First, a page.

• The plight of house girls and domestic workers – all too relatable ( 50).
  • Having read Pumla’s Rape, it resonated with me how she spoke about the incident of being sexually attacked: her response and that of the adults around her (52 -55). Also, in the light of #MeToo, I thought it quite bold that she opened up about this incident.
  • The urgency for them to receive their citizenship. Yeah, I get that (67 – 68).
  • I remember the following events but was probably too young to consider their true impact on history: Chris Hani, Mandelas release, the IFP-sponsored murders and the election.

Growing up Foreign

  • Being called an African monkey. While that did not happen to me, I know about being called a refugee almost as though it was a dirty swear word.
  • And the rules that their mom had them follow because growing up in another country with parents working full time, there is not a big social infrastructure to support the parents. So rules are key or in young people speak, rules are bae.

“… the immigrant child knows that outside is one thing but home is another country.” (83)

“The immigrant child knows that the key to survival is in the inflection points. … The key to survival is in blending in first, in learning how to be just like else as a first step to freedom. You have to know how the inside works before you can stand outside and make everybody laugh.” (90)

“The immigrant child doesn’t make any noise. … She is preparing for the day when she will have mastered the art of being normal so that she can stand out.” (90)

Sisterhood

  • How she always talks of her sisters, so beautiful and in some way the story is as much about them as it is her. Yay sisterhood.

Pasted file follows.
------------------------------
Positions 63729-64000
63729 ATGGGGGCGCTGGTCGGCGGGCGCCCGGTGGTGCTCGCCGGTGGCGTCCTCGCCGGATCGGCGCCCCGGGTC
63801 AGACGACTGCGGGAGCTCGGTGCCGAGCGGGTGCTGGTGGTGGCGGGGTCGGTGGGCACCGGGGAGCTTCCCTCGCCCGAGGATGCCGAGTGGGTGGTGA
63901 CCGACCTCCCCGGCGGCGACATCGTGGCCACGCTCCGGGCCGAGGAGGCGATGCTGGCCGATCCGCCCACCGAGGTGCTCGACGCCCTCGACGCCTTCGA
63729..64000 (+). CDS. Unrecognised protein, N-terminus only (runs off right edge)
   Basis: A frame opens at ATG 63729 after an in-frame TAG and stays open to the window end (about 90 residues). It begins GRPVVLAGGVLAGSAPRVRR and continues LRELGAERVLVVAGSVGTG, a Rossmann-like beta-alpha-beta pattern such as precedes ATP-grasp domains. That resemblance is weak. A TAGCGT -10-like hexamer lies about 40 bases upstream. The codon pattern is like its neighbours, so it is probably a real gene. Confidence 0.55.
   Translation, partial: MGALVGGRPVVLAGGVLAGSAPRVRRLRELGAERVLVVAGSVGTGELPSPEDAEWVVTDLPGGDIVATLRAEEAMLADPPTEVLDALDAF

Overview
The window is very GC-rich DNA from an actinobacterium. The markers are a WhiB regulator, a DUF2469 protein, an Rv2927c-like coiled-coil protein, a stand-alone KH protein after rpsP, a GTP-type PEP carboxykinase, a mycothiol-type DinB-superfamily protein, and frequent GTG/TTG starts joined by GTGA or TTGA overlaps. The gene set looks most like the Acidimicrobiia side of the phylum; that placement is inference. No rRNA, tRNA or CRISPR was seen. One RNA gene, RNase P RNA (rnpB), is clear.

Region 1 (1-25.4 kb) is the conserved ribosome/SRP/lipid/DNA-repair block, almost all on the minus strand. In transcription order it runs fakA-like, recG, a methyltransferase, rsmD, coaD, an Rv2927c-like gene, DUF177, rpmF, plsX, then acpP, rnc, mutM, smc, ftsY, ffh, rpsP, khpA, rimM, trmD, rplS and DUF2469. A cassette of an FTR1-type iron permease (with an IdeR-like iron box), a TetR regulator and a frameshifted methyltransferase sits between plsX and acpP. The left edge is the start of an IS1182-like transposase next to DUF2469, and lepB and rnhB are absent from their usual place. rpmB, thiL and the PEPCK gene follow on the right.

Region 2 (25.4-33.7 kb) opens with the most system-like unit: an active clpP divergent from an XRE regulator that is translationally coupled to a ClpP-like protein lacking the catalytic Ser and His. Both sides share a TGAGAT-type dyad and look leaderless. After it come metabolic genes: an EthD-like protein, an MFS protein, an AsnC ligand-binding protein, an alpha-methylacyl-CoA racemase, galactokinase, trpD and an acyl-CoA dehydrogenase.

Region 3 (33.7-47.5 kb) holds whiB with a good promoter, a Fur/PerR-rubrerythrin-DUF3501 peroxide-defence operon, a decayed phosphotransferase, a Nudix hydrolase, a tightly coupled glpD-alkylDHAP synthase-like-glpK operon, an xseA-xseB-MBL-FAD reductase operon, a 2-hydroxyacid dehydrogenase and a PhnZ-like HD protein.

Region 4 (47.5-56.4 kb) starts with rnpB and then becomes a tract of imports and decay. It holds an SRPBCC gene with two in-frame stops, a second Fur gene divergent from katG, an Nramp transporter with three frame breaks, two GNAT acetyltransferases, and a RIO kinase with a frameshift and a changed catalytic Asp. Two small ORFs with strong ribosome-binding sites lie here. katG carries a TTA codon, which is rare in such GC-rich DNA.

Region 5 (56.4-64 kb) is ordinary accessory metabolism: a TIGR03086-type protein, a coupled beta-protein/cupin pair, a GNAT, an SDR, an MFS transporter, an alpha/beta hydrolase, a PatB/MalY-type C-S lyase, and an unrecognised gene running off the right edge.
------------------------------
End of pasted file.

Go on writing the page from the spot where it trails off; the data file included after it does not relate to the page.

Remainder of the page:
Race

  •  I understand when she talks of her discovery of her race in the States. The same thing happened to me in RSA.
  • Being foreign in South Africa has shown me that White ones are still preferred to Black ones. Sad but fact!

Moms: 

  • On discovering that your mom is not just a role – mom, wife, friend, daughter – but actually a woman with dreams, feelings and thoughts quite apart from me even. GASP, SHOCKING.
  • How their mom almost became like an older fourth sister but their dad remained a dad. I find this to be the truth with us too.

“To know your mother as an adult is to finally see that she has lived many more years as a woman than you have been alive. To be a grown woman who loves her mother is to understand that it is no easy thing to raise children so beautifully that they don’t worry about you until they are grown up and ready to carry the complex burden of that anxiety.” (304)

  • Class: I enjoyed reading about her relationship with her nanny especially when they were both pregnant. I thought it was the most honest tale by a middle class Black woman that I could totally relate to.

So please go out, buy the book read, it, share it and enjoy it.

Now, to make friends with her in real life?

Belated Sunday Reads

Where are you going. You cannot leave with so many pieces of me still inside you. How will I ever put myself back together again.

Nikita Gill

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(Belated) Sunday Reads